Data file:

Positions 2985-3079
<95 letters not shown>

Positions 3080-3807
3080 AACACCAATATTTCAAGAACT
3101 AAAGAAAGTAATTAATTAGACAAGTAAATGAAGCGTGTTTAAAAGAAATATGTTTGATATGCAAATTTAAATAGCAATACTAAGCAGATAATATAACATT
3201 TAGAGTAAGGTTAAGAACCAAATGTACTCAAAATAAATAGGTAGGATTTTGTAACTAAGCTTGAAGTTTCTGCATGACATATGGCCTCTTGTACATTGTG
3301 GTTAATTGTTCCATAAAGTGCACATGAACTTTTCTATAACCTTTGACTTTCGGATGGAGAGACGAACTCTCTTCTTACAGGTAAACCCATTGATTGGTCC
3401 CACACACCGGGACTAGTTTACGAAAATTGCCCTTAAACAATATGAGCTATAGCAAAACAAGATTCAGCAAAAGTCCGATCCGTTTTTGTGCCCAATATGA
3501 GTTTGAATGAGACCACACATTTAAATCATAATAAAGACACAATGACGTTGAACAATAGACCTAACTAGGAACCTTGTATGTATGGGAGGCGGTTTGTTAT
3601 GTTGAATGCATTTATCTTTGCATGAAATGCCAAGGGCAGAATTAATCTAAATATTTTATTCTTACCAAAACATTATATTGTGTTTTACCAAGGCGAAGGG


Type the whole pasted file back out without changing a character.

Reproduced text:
Positions 2985-3079
<95 letters not shown>

Positions 3080-3807
3080 AACACCAATATTTCAAGAACT
3101 AAAGAAAGTAATTAATTAGACAAGTAAATGAAGCGTGTTTAAAAGAAATATGTTTGATATGCAAATTTAAATAGCAATACTAAGCAGATAATATAACATT
3201 TAGAGTAAGGTTAAGAACCAAATGTACTCAAAATAAATAGGTAGGATTTTGTAACTAAGCTTGAAGTTTCTGCATGACATATGGCCTCTTGTACATTGTG
3301 GTTAATTGTTCCATAAAGTGCACATGAACTTTTCTATAACCTTTGACTTTCGGATGGAGAGACGAACTCTCTTCTTACAGGTAAACCCATTGATTGGTCC
3401 CACACACCGGGACTAGTTTACGAAAATTGCCCTTAAACAATATGAGCTATAGCAAAACAAGATTCAGCAAAAGTCCGATCCGTTTTTGTGCCCAATATGA
3501 GTTTGAATGAGACCACACATTTAAATCATAATAAAGACACAATGACGTTGAACAATAGACCTAACTAGGAACCTTGTATGTATGGGAGGCGGTTTGTTAT
3601 GTTGAATGCATTTATCTTTGCATGAAATGCCAAGGGCAGAATTAATCTAAATATTTTATTCTTACCAAAACATTATATTGTGTTTTACCAAGGCGAAGGG